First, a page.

ROHM Lens Drivers for Camera Modules | ROHM Semiconductor - ROHM Co., Ltd.
ROHM Lens Drivers for Camera Modules
In recent years rapid advancements have been made in the smartphone camera landscape, with functions such as zoom, image stabilization, and autofocus becoming standard. Since 2008 ROHM has been developing lens driver ICs for camera modules, which are designed to be key devices for these additional functions and have been widely adopted both in Japan and abroad. Among these, in response to market demand for blur-free image capture of distant objects or under low-light conditions, we will focus on image optical image stabilization, which is expected to see increased adoption in the future.
ROHM Product Roadmap
Since it began offering autofocus lens driver ICs in 2008, ROHM has developed models that support actuators capable of bidirectional drive along with a ringing compensation function that suppresses transient oscillation for feed forward control which at the time was considered mainstream for autofocus lens drivers. In addition, ROHM is further expanding its lineup by developing lens drivers for feedback control type autofocus, models compatible with different ball-type actuators, and lens driver ICs for optical image stabilization that were first adopted in smartphones in 2012.
(Note) OIS: Optical Image Stabilization
Features of ROHM's Lens Drivers
■ Lens Drivers for Optical Image Stabilization
- Adopts robust, high performance servo design technology utilizing simulation (i.e. Matlab)
- Achieves lower power consumption through PWM drive
- Built-in module adjustment function improves yield and facilitates adjustment
■ Lens Driver for Feedback Autofocus
- Utilizes servo control technology optimized for phase difference auto focus (PDAF*)
- Temperature compensation of displacement detection results enabled based on temperature information
- Provides correction to improve the linearity between displacement detection signal and actual displacement
- *PDAF (Phase Detection Auto Focus)
- Unlike the contrast method that searches for the maximum point of contrast while moving the lens, phase detection involves dividing incoming light into pairs of images and comparing them using a dedicated sensor. This method detects the deviation in the direction of focus position from the distance between the 2 images, eliminating the need to search for the exact focus position as in the contrast method, making high-speed AF operation possible.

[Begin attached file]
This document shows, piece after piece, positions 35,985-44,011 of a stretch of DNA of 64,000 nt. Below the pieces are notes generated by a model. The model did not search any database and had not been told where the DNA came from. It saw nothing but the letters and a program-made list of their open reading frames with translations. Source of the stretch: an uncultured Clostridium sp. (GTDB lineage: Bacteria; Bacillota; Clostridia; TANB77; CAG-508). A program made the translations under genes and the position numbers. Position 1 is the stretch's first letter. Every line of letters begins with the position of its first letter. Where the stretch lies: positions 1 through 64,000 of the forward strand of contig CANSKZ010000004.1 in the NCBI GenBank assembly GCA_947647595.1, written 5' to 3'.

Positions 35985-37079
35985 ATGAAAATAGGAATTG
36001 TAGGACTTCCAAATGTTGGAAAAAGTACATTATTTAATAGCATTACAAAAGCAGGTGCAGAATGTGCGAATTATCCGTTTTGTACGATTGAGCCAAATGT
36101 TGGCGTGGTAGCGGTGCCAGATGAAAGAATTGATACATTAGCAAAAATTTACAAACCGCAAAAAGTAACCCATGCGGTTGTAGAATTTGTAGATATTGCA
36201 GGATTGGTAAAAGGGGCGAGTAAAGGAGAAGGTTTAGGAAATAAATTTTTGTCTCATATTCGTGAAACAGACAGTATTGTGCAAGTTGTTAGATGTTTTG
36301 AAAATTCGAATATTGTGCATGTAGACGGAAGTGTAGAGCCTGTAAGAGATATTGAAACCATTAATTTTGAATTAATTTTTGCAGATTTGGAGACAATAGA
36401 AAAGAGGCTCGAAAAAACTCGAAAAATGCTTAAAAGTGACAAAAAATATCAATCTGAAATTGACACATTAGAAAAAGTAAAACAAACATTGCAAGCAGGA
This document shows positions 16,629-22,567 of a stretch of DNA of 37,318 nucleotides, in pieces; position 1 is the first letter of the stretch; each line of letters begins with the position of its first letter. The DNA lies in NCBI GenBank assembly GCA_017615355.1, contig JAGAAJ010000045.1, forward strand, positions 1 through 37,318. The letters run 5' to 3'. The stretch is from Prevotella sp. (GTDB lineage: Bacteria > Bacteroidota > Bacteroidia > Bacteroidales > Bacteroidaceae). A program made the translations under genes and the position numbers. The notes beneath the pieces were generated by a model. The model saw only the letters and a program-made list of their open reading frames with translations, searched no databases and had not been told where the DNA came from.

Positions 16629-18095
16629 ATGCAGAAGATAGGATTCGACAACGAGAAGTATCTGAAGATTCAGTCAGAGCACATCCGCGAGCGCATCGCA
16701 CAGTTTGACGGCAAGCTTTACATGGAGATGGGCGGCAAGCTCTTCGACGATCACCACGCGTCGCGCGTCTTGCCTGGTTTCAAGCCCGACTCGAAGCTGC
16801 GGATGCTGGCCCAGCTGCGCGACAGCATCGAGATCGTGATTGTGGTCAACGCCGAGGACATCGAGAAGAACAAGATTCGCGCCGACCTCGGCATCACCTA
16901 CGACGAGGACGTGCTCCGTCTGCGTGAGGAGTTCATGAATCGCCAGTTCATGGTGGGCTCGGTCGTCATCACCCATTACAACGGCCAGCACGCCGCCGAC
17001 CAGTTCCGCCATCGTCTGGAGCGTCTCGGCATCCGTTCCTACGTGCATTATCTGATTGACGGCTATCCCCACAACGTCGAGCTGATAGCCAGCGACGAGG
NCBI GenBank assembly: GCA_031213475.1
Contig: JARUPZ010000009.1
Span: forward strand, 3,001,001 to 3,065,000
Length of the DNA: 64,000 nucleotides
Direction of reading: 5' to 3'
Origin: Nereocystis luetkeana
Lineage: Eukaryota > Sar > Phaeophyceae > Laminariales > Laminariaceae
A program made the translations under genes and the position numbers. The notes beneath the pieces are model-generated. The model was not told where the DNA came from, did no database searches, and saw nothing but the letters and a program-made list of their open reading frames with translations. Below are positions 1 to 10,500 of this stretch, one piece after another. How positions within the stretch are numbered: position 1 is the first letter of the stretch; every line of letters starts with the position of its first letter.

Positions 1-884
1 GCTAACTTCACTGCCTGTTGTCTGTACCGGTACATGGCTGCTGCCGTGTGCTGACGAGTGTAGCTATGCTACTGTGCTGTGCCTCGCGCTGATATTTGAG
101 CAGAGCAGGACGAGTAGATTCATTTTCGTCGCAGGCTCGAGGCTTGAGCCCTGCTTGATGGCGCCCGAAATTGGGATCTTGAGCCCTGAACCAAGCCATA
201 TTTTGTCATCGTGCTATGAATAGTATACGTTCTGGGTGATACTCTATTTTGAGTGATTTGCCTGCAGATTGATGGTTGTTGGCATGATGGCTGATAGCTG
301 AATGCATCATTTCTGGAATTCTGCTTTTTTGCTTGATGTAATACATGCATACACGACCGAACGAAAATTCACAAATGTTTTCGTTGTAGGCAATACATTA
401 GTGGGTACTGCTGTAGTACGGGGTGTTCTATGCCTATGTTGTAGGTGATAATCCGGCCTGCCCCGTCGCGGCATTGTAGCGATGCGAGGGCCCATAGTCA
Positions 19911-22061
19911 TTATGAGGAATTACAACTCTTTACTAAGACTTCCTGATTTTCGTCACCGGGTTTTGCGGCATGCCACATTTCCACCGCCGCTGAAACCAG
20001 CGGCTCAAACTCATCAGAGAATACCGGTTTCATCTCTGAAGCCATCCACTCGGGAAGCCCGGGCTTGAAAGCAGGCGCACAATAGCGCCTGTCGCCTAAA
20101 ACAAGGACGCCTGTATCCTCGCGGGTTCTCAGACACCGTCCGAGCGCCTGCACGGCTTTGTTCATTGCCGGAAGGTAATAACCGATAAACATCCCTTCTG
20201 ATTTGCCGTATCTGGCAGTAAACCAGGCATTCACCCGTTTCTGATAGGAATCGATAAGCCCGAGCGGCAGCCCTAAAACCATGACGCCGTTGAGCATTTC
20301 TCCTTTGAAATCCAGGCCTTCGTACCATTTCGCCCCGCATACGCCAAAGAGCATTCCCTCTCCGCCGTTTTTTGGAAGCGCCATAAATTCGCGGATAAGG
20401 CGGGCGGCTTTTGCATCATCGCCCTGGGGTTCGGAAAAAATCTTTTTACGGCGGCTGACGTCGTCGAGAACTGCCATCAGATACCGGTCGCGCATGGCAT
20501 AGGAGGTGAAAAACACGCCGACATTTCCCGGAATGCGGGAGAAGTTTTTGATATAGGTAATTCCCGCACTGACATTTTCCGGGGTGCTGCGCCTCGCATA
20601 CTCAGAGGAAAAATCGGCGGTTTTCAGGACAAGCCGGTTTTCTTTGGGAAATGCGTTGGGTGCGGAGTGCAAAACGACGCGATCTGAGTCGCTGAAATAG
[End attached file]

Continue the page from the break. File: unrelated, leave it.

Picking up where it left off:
Optical vs electronic image stabilization
Electronic image stabilization basically detects image misalignment between frames and performs compensation accordingly. In contrast, with optical image stabilization camera shake/jitter signal is detected by a gyro sensor integrated in the smartphone or camera. Although both methods have their advantages and disadvantages, in recent years optical image stabilization has proven to be more effective in low light conditions and capturing subjects at longer distances, and as a result is expected to see increased adoption in the future. In addition, a number of cameras are starting to adopt hybrid systems utilizing both electronic and optical methods to improve image stabilization performance.
|Optical Image Stabilization||Electronic image stabilization|
|Size||Requires space for drive mechanism and control IC||Space required for optional separate IC for arithmetic operations|
|Imaging Area||Entire effective pixel area can be used||Image area limited by margin required for image stabilization|
Image Quality Degradation due to
|Power Consumption||Drive mechanism requires power||Power required for arithmetic processing|
Actuator mechanism for optical axis adjustment in optical image stabilization systems
Various methods to achieve optical image stabilization exist. In digital cameras the 'lens shift method', where only the compensation lens within the lens array shifts, and the 'sensor shift method' that involves shifting the image sensor element while the lens is fixed, are primarily used. Most cameras used in smartphones adopt the 'barrel shift method', in which the entire lens array is shifted. A number of actuators required for optical axis adjustment have been developed for these different systems. ROHM is also developing control technology for these actuators that is expected to improve camera module performance in the future.
In addition to lens drivers for camera modules, ROHM will continue to leverage the latest proprietary technologies and expertise to expand its industry-leading lineup and develop products that meet customer needs.